There’s a way to allow your Pi to provide as much power to the connected USB devices as possible. Let me show you how.
Month: October 2017
When using the Dataplicity service, you get logged into their default user ‘dataplicity’. You need to su into your regular user, usually ‘pi’. To make this more convenient (also less secure, so please consider yourself warned!) you can create a sudoers config to allow sudo-ing without a password, and then invoking a shell as the pi user from dataplicity user, without a password.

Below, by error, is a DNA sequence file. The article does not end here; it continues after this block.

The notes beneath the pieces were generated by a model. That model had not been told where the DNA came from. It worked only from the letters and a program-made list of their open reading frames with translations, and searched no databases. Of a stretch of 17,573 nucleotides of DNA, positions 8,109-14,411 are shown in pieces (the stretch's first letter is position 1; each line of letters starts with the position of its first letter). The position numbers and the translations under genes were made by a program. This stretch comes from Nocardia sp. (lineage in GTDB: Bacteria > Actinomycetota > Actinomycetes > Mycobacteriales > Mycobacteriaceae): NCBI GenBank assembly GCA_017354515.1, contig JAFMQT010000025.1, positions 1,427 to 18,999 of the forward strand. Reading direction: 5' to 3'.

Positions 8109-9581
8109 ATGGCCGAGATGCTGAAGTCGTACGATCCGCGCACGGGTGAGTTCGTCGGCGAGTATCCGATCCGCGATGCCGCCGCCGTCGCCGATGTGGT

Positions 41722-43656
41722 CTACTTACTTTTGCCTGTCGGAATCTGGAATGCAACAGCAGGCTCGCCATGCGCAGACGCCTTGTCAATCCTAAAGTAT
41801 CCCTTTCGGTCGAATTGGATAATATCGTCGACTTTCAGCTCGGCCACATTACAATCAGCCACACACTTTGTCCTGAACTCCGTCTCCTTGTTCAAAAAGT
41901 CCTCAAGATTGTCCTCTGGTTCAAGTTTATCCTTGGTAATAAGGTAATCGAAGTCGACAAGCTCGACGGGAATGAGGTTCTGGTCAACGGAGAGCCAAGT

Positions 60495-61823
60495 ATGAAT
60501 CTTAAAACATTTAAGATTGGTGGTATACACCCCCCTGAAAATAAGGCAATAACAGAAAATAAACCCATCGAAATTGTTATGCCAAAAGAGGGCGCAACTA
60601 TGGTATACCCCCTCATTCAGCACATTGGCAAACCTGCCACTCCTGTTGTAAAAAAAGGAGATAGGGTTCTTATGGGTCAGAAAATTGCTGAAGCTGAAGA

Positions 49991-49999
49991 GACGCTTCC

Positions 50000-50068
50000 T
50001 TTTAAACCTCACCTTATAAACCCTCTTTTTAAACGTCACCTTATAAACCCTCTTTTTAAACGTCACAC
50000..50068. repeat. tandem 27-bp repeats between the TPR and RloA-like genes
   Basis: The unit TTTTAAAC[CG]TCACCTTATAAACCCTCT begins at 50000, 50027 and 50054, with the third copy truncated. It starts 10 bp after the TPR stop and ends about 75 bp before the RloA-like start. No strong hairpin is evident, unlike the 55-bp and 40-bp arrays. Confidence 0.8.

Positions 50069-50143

In case our router doesn’t have a DHCP server (unlikely) or it doesn’t support binding IP addresses to MAC addresses so we always get the same IP for our Pi (possible), we need to set a static IP on the Pi. That way we can make sure the Pi will be reachable on the same IP even across router reboots.